And then it'll be months before I find out if I even place in the competition. Ugh! The waiting is the worst part of this whole game!
One good thing, though. Win, place, or show, my story will be read by some greats in the industry. Orson Scott Card, Anne McCaffrey, Larry Niven, Robert Silverburg, Frederik Pohl, to name just a few. I get a thrill just knowing that so many big names will be holding my manuscript in their hands within a month or so!
Monday, March 12, 2007
Well, wish me luck!
I have a job interview on Wednesday, and another tentatively scheduled for Thursday or Friday of this week. The tentative one is exactly what I was doing at my previous job, down to the type of tracking software they use. The one Wednesday is one I'm not completely qualified for, but I'm highly qualified for the largest part of it. I made this clear to the person who contacted me, and they still want to interview me and think I might be right for the position.
Kind of nervous. I don't interview well. I tend to get a bit flustered. I'm qualified, and I'm good at what I do, I just get nervous dealing with new people until I get to know them... and you can't let your nervousness show in job interview!
Add to that the fact that I haven't worked, other than an odd job here and there on the side, since October of last year, and I'm going a tad crazy. Not only do I have to be nervous about the interview, I have to be nervous about the prospect of going back to work in a totally new place with totally new people. For some people, this might seem easy enough, but I'm an introverted, shy, self-conscious person who worked in the same place for almost six years.. And part of me doesn't want to give up my current so-called life of leisure.
Ah, well, I need the paychecks. At least until I become the next J.K. Rowling or Michael Crichton or Orson Scott Card.
Sunday, March 11, 2007
My son has been officially bitten by the theatre bug. After two months of long evening practices, he and his fellow choir students at his junior high school put on their rendition of the show High School Musical. Surprisingly, they played to a packed house on both Friday night's performance and Saturday afternoon's show.
If you're a parent of a child from the age of five to fifteen, you've probably seen or at least heard of High School Musical. It's become a phenomenon lately. And to be honest, it's really not a bad show, with some decent music (if a little "pop"-y for my taste), and the kids are really into it. And I have to say, I was very, very impressed with the quality of the production. It was on par with some high school shows I've seen.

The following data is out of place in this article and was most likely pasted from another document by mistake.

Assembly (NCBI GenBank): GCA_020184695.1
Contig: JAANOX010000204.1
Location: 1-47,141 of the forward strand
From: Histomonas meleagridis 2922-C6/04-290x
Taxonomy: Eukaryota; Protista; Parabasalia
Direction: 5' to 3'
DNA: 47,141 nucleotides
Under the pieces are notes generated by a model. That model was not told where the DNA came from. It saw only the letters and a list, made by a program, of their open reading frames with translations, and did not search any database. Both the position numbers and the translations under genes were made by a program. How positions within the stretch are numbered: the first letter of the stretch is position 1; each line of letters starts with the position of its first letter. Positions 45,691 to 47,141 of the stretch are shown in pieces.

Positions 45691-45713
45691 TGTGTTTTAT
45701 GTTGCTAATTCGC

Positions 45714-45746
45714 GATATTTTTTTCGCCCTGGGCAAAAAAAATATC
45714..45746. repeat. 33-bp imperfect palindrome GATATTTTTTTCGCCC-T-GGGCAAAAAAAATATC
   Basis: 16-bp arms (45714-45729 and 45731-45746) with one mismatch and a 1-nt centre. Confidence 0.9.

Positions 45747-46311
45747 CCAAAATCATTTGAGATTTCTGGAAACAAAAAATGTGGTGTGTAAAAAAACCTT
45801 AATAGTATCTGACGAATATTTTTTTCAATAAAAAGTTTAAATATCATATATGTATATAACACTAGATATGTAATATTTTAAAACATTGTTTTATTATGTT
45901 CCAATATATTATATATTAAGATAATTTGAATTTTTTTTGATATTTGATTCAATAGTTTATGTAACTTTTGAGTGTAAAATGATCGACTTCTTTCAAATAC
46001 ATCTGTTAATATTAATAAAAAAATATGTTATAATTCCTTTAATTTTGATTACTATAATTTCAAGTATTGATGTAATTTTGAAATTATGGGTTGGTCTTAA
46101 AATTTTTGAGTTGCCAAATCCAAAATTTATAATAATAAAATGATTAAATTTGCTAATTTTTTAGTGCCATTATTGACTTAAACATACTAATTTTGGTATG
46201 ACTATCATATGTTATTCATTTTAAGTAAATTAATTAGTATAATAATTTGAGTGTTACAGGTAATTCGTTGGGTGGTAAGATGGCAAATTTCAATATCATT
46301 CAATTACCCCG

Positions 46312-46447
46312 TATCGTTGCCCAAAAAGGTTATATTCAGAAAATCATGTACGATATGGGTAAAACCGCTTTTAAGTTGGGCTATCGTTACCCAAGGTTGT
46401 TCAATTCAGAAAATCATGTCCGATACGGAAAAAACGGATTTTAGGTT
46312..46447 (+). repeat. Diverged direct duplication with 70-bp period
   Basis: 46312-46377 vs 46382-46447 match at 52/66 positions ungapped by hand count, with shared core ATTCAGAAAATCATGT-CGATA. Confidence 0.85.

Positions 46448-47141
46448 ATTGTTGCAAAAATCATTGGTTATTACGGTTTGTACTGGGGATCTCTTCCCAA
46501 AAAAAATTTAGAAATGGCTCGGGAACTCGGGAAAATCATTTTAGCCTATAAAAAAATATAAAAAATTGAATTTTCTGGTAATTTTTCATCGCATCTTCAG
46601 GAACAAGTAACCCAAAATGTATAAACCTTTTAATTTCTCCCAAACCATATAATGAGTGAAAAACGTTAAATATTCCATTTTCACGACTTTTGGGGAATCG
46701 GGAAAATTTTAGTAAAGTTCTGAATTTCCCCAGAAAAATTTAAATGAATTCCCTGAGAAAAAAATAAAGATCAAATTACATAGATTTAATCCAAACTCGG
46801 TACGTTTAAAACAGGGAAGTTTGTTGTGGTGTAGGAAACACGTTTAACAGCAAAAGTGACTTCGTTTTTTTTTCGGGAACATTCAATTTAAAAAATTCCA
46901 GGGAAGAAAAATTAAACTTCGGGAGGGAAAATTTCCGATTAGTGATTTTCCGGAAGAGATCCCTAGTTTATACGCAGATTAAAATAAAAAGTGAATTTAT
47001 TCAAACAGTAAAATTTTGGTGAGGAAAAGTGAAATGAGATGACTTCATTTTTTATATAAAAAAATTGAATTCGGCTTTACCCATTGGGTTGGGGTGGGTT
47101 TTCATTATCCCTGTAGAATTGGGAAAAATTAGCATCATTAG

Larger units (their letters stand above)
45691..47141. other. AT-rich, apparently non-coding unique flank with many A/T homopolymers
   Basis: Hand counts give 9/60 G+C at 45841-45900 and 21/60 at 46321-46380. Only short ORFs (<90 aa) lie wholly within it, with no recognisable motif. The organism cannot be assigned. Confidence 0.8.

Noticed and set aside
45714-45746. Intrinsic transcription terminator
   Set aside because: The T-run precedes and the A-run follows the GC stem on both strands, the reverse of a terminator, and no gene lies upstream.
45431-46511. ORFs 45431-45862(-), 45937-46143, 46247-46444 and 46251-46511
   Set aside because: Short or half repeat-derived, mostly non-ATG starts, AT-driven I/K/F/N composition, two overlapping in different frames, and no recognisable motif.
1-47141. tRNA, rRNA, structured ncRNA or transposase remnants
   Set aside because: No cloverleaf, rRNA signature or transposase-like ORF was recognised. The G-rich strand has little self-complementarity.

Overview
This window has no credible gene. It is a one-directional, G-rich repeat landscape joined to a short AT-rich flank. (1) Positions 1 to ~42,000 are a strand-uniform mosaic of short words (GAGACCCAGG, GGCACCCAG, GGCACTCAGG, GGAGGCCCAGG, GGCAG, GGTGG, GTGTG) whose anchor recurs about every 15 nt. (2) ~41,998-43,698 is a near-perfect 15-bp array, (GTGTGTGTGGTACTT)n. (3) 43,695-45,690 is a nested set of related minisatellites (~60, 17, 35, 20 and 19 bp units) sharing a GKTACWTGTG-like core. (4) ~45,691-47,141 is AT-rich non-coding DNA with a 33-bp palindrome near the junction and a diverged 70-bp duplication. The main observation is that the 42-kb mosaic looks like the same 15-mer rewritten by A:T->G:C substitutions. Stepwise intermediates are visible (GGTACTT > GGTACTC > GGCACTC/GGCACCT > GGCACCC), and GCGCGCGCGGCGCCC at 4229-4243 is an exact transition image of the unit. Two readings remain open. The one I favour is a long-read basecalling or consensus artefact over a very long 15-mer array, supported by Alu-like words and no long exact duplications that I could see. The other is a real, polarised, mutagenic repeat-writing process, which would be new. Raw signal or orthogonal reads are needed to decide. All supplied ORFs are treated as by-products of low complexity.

I felt bad for my son at first. He had practiced and practiced for three weeks or so before the auditions, and had gotten to be very good at the assigned audition song. He was so excited. Music is a big part of our lives, and his mother's life as well, and both myself and his mother had a long history of musical performance in junior high, high school, and college. So he was excited about having a chance to make us proud.
And then came the audition. He came home having a panic attack, saying he couldn't go through with it. I talked to him for a while, and he decided he wanted to try, but that I had to go support him. I did, and he was sooooooooo nervous that he lost the tempo in his audition and blew the song.
And so he made the chorus. Better than nothing, but not what he wanted.
Over the couple of months of practice, he started to become disillusioned. He was working hard, spending all his free time on rehearsals, having to skip a lot of things he might rather be doing, and he didn't even have a speaking role. In the last two weeks before the show, he'd decided he wanted to quit, but I wouldn't let him. If he decides never to try out again, fine, but you can't quit once you've made a commitment to do something.
So the night of the show came along, and I gotta' tell you, he is SO glad I didn't let him quit. He loved it! He had a great time, both performances, and can't wait to try out for another show.
So I'm proud of him. He stuck it out, even though he didn't want to, and he found out that the payoff at the end was worth all the sacrifices to get there. If I'm lucky, he'll learn that as a fact of life and apply it to other things as well.
Yeah, I know, this is a blog about my life and not my writing. I don't do that very often. Don't hold it against me.